So I guess there IS more pressure on Fasching than the other freshmen simply because of his size. Look, you HAVE to have Kyle Rau on the top line, and you'd really like to put Warning up there too because, as we've already covered, he's freaking ridiculous. But neither of those guys are taller than 5'9, and while the other freshmen besides Fasching are all great offensive players and all worthy of consideration, there's one, um, "small" problem there (sorry, couldn't help it...sorry I'm not sorry): none of those guys are taller than 5'9 either. In college hockey, or heck in juniors or even high school, no matter how talented the players, you're going to have issues playing players who are all 5'9 or shorter together. Fasching provides that balance, and is one of the only forwards on the roster who can do it.

But don't look at the other freshmen not making the top line as a sign they're not any good because it's the opposite. They're REALLY good. Center Taylor Cammarata has been a scoring machine at every level, and it shouldn't be any different in college hockey. He scored a whopping 93 points in 59 games in the USHL last season to lead the league, and is an absolute lock for the #2 center position. And heck, if for some reason Rau can't handle center, it's possible we could see Cammarata move up and perhaps Sam Warning slide down to the second line. Taylor is absolutely that good, and don't be surprised if he plays as well as Kyle Rau did when he was a freshman a few seasons ago when Rau was one of Minnesota's leading scorers and a freshman All-American.

Former Minnesota Mr Hockey Justin Kloos (when he had ONLY 103 points in 31 games at Lakeville South in 2011-12) will begin the season on Cammarata's wing, the same place he was last season with Waterloo. Kloos was supposed to make the jump to the Gophers last season until Bjugstad annouced he was coming back. So instead Kloos spent a full season in juniors and boy did it pay off, as he finished second in the league in scoring with 87 points (29 G- 58 A) in just 54 games. As previously mentioned he and Cammarata have obvious chemistry and the hope is to keep the two dimunitive dynamos together this season (it would seem to make sense that these two could join Fasching on the top line as early as next season), and while it's unlikely they finish 1-2 in the league in scoring again, they should still put up some good numbers.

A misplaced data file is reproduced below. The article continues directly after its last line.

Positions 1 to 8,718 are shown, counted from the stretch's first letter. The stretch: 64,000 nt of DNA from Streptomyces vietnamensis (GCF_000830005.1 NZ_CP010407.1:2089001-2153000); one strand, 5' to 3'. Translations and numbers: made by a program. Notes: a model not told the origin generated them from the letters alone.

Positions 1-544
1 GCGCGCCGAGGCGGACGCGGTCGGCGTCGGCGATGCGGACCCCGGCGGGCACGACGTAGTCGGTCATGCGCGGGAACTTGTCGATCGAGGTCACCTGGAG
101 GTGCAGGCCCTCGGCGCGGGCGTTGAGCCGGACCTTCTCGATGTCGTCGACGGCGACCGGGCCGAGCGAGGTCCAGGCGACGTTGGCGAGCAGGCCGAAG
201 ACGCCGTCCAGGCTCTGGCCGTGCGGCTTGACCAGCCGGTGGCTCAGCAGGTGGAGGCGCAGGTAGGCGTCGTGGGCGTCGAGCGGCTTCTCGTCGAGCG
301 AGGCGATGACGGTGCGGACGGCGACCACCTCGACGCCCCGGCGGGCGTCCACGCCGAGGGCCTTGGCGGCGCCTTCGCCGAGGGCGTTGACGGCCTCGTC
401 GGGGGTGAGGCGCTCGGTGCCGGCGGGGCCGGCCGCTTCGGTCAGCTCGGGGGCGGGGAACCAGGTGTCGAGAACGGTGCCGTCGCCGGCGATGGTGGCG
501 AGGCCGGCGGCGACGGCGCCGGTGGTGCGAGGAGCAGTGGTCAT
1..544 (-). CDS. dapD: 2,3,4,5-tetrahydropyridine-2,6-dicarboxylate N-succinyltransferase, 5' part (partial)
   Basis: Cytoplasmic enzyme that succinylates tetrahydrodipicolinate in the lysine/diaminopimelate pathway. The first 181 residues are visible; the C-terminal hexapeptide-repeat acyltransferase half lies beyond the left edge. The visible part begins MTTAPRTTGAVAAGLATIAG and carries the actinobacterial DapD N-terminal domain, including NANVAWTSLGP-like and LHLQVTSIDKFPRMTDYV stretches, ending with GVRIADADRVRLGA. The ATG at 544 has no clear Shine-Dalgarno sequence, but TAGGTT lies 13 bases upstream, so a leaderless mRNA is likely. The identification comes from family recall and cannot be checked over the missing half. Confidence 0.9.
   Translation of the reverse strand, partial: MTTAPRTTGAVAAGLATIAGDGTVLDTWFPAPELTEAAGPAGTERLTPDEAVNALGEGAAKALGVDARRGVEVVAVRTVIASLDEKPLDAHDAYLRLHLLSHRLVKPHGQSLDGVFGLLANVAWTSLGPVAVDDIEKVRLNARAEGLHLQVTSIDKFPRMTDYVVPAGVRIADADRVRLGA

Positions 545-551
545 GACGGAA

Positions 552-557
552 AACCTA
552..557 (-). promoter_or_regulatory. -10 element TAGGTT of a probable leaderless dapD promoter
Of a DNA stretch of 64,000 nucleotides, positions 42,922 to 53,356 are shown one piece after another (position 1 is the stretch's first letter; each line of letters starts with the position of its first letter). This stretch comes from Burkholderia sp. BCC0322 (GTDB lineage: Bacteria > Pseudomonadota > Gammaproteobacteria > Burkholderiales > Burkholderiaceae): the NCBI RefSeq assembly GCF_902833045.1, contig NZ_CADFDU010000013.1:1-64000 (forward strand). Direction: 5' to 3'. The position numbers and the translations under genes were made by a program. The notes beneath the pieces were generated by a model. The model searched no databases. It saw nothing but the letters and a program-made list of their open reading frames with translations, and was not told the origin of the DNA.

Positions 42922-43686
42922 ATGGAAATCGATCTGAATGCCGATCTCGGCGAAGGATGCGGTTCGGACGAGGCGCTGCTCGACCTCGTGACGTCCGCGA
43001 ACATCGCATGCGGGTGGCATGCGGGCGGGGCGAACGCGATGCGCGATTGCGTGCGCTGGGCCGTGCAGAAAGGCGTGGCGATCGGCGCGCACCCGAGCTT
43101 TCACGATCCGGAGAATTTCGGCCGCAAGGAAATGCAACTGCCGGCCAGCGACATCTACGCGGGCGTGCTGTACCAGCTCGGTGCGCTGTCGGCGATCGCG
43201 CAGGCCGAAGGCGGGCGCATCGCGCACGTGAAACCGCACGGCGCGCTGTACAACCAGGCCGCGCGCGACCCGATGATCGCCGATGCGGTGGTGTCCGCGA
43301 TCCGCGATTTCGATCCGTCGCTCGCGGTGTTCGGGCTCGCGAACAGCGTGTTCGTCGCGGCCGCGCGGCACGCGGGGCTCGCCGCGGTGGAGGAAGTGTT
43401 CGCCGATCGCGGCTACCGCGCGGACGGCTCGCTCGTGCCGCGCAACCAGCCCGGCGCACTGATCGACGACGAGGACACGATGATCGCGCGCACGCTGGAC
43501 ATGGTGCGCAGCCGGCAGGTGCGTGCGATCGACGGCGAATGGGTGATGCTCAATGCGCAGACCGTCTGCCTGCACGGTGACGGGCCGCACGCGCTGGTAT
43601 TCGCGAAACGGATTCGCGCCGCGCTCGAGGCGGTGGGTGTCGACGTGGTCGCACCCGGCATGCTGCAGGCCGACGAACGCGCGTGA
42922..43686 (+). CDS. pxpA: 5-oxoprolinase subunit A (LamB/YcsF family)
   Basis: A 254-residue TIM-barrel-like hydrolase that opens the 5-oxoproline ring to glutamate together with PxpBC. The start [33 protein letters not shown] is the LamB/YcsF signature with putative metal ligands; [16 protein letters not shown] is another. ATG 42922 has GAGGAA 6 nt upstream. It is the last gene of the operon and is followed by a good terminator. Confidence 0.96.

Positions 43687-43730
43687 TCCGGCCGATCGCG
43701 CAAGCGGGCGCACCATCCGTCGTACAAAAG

Vinni Lettieri, the grandson of Minnesota hockey legend Lou Nanne, is yet another highly touted recruit, and got to play with Rau and Fasching on the top line for the exhibition game. While it's likely he'll move off that line with Warning's return, Lettieri gives Lucia an uber-talented player who can play just about anywhere at anytime. With 56 points (28g- 28A) in 61 games for the Lincoln Stars of the USHL last season, it'll be very interesting to see where he slots into the lineup this weekend because a kid this good needs to play somewhere.

The last of the true freshmen is Gabe Guertler, who is suspended indefinitley because of a DWI arrest last month. Coach Lucia has said they'll re-evalute his status in November, but as of now it's very unlikely Guertler makes much of an impact, if any, this season.

Last, but certainly not least, is the only redshirt freshman of the group in Connor Reilly, twin brother of Ryan and older brother of Gopher defenseman Mike Reilly. Connor missed all of last season due to a knee injury suffered during a, um, "team activity" last August. At 22, he's actually one of the older players on the roster, and spent the 2010-11 season in the USHL before destroying the BCHL (35-51-86 in just 54 games) two seasons ago with the Penticton Vees on a team that included both of his brothers AND Mario Lucia. If his injury is fully healed, Connor brings good speed and a big shot, and he'll fight for time in the top nine.

It's a roster of forwards as deep and talented as anyone in the country, and while losing players like Haula, Bjugstad and Budish to the pros certainly hurts, Minnesota potentially could have the firepower to replace them. That's not saying any one player will match Haula's 51 points from a year ago, but the Gophers should be one of the highest scoring teams in the land once again in the regular season. But what they lack is size, and the question remains: unlike last season will they be able to compete and produce on the smaller sheets against bigger teams come playoff time?